American gunships terrify the Caribbean islands

jenyan1 jenyan1 at uic.edu
Sun May 13 15:55:09 MDT 2001


American gunships terrify the Caribbean islands

by Darcus Howe
New Statesman
14th May 2001

The military engagement over China, and the
subsequent manoeuvres in Taiwan, have given us some
indication of George W Bush's approach to foreign
policy. But it is ordinary Trinidadians who have had a
direct and frightening taste of it.

Trinidad and Tobago has an army, but, viewed in
relation to modern warfare, it might as well be a troop of
Boy Scouts. It comprises a handful of guns, a helicopter
or two, and a couple of coastguard vessels not fast
enough to capture the speedboats plying cocaine from
South America.

The Americans have had a base on Trinidad's
north-west peninsula, at a place called Chaguaramas,
since the Second World War. Demonstrations and
agitation in the late 1950s saw off the soldiers, whose
presence, it was generally felt, was not compatible with
independence. The base itself, which now has modern
satellite communications, was left behind. From time to
time, a US warship would dock, but more for friendly
diplomatic purposes than anything else. There are few
military links between Trinidad and the United States.
Officers are trained in the UK, which also sells arms to
the country.

Trinidad's army has not always been stable. In 1970,
there was general unrest on the island, including strikes,
demonstrations and an insurrection aimed at the
popular overthrow of the government. I was part of it. A
tate of emergency was called, suspending the rights of
citizens. The prime minister ordered the army to step in.
It refused, and only the intervention of the coastguard,
led by a British officer, saved the day.

Since then, in moments of instability, there has always
been a question mark over the army's loyalty. And
recently, there has indeed been instability. The country
is divided between Indians and Africans and, in nearby
Guyana, racial violence followed the Indian-dominated
party's election victory, dogged by allegations of
electoral corruption. For weeks, there was no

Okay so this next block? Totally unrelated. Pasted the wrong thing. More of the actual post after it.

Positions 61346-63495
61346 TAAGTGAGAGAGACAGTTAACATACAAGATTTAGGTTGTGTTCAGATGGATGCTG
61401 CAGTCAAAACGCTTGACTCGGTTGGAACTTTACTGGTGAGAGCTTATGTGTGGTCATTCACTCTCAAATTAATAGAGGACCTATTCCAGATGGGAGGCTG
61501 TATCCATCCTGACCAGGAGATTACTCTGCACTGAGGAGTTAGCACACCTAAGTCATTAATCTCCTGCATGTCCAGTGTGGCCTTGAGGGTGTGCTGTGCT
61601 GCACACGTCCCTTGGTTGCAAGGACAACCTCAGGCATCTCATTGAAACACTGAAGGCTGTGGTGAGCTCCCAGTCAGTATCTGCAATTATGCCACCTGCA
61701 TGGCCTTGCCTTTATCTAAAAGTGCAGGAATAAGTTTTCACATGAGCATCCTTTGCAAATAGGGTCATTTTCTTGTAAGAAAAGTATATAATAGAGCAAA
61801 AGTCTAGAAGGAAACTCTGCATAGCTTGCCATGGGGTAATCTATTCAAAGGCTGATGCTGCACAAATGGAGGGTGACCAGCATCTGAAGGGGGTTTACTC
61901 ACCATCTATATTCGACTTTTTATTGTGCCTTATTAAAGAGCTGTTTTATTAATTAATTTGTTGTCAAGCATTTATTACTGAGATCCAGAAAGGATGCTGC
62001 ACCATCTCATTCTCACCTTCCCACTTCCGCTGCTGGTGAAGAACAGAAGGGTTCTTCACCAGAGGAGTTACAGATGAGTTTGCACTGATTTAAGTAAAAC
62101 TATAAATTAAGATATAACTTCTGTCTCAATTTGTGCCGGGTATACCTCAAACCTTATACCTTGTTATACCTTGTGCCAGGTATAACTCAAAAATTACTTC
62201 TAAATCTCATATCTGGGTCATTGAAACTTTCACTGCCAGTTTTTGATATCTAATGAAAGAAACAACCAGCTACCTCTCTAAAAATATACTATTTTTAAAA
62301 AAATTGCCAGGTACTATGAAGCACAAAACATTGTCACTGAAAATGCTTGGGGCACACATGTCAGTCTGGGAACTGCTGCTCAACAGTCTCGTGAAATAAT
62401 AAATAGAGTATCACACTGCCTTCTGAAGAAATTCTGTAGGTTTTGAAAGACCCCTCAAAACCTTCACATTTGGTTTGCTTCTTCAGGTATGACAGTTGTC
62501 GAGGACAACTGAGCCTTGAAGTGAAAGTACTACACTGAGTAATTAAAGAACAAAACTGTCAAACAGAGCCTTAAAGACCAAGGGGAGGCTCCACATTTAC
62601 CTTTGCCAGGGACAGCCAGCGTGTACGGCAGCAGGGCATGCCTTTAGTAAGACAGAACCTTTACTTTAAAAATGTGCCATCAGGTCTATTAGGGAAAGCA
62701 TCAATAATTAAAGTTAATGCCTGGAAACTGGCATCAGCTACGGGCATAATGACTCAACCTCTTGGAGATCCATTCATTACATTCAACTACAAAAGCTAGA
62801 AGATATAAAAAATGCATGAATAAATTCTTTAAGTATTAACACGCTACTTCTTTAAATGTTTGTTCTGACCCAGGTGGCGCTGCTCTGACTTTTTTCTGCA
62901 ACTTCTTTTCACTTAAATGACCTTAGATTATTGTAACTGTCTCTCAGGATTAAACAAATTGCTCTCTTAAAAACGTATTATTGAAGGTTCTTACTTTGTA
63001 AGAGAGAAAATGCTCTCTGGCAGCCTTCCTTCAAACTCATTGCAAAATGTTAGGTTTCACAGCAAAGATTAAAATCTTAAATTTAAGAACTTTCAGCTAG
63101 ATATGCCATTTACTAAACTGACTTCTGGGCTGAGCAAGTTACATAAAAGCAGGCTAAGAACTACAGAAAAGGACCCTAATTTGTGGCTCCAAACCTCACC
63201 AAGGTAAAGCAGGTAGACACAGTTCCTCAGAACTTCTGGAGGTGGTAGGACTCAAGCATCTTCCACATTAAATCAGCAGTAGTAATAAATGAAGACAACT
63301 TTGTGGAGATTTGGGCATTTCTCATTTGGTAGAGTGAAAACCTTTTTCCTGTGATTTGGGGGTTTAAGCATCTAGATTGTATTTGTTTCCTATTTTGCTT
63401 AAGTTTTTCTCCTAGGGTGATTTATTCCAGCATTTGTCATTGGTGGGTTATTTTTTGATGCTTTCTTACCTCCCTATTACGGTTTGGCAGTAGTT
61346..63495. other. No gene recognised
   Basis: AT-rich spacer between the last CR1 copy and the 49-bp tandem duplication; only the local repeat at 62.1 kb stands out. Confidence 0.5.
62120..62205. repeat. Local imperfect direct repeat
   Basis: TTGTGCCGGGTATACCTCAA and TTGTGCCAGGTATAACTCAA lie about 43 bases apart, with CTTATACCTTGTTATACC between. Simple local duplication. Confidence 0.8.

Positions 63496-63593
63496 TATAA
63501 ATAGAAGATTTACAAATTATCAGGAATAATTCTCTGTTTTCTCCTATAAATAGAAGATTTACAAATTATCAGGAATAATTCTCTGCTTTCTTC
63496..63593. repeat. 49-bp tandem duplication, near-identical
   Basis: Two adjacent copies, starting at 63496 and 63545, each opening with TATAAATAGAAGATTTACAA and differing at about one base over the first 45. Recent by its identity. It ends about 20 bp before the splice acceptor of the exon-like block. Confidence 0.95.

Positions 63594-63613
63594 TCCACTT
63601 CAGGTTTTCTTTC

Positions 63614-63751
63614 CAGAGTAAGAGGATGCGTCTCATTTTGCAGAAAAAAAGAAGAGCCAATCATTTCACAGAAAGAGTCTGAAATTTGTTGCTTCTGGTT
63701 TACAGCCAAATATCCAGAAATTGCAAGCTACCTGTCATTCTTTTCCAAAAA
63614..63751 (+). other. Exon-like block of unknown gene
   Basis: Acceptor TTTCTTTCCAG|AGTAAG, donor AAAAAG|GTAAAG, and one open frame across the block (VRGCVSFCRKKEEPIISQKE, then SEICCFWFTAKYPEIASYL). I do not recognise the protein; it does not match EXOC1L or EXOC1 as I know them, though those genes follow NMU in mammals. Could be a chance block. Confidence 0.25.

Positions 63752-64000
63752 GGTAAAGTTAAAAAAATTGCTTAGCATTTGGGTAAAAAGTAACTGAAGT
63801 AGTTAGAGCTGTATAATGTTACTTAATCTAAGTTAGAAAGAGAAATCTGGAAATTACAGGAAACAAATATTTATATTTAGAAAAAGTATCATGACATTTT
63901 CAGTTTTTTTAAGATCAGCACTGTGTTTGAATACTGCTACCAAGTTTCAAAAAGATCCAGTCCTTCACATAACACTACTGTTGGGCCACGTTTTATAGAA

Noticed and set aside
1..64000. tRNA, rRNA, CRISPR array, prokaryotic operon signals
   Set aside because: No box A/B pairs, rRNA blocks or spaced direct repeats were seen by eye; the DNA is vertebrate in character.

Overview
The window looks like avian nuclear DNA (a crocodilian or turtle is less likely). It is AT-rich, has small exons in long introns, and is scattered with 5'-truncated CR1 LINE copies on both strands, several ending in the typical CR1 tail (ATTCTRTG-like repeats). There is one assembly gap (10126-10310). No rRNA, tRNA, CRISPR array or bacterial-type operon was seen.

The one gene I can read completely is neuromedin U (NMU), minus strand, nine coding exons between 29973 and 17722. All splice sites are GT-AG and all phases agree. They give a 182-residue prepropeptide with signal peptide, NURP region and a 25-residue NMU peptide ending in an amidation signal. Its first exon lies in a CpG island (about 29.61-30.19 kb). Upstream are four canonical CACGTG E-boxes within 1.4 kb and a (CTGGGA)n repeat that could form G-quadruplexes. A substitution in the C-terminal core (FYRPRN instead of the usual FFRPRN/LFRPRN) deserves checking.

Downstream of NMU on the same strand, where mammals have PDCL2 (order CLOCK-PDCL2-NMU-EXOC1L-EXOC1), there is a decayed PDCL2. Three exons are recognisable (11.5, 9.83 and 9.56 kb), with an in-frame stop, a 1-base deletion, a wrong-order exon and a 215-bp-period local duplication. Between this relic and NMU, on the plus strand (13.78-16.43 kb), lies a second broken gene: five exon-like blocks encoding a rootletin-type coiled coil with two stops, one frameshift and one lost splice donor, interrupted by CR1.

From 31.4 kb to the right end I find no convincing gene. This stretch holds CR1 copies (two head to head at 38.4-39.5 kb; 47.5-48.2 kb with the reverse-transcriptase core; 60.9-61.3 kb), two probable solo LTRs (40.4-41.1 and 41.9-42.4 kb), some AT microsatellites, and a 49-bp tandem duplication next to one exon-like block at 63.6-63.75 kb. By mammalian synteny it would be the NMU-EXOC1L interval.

government in Guyana because the president refused
to accept the prime minister's appointments to cabinet.
Foreign investors made it clear that it was not a
situation they were prepared to tolerate. The president
finally relented.

All of this gives rise to deep currents of uncertainty.
Early last year, I made a documentary in the Caribbean
called Trouble in Paradise, and had cause to upset the
Trinidadian regime by referring to the bouts of explosive
violence that characterise day-to-day life. There has
been a huge and steady migration to America and to
England. Such is the scale of recent migration to the US
that the schools have to recruit teachers from other
parts of the Caribbean to maintain some kind of
continuity. Parents from the Caribbean are abandoning
their children by the hundreds in major cities of the
United States.

Now Trinidad has experienced what amounts to a
military invasion. Helicopter gunships; the most modern
in military communications, installed at the
Chaguaramas convention centre; military carriers
transporting troops on manoeuvres; the
commandeering of all rental cars on the island, of
coastguard cutters and the rest - all this has not only
surprised, but terrified the local population. Trinidad has
within its territorial waters the largest deposits of
natural gas in the Americas. International companies,
led by BP Amoco, have invested billions of US dollars,
and there is much more to come. And Bush is a tenant
of the oil companies.

Next door, the Venezuelan president, Hugo Chavez, has
declared his anti-imperialism. He is a military man. He
has seen Fidel Castro ten times since he came to power
in 1998, and he has visited China. Chavez has offered
Caribbean countries free oil, in an attempt to establish
strong links along the chain of poverty-stricken islands.
Better link up with me, he appears to be saying, than
prolong a slavish dependence on America.

So you don't need to be a genius to work out the
easons for the American show of force. All the same, it
came as a shock to the entire Caribbean. There was no
discussion in the Trinidadian parliament, no national
statement by the prime minister, Basdeo Panday. The
Americans simply came, manoeuvred and went, Wild
West-style.




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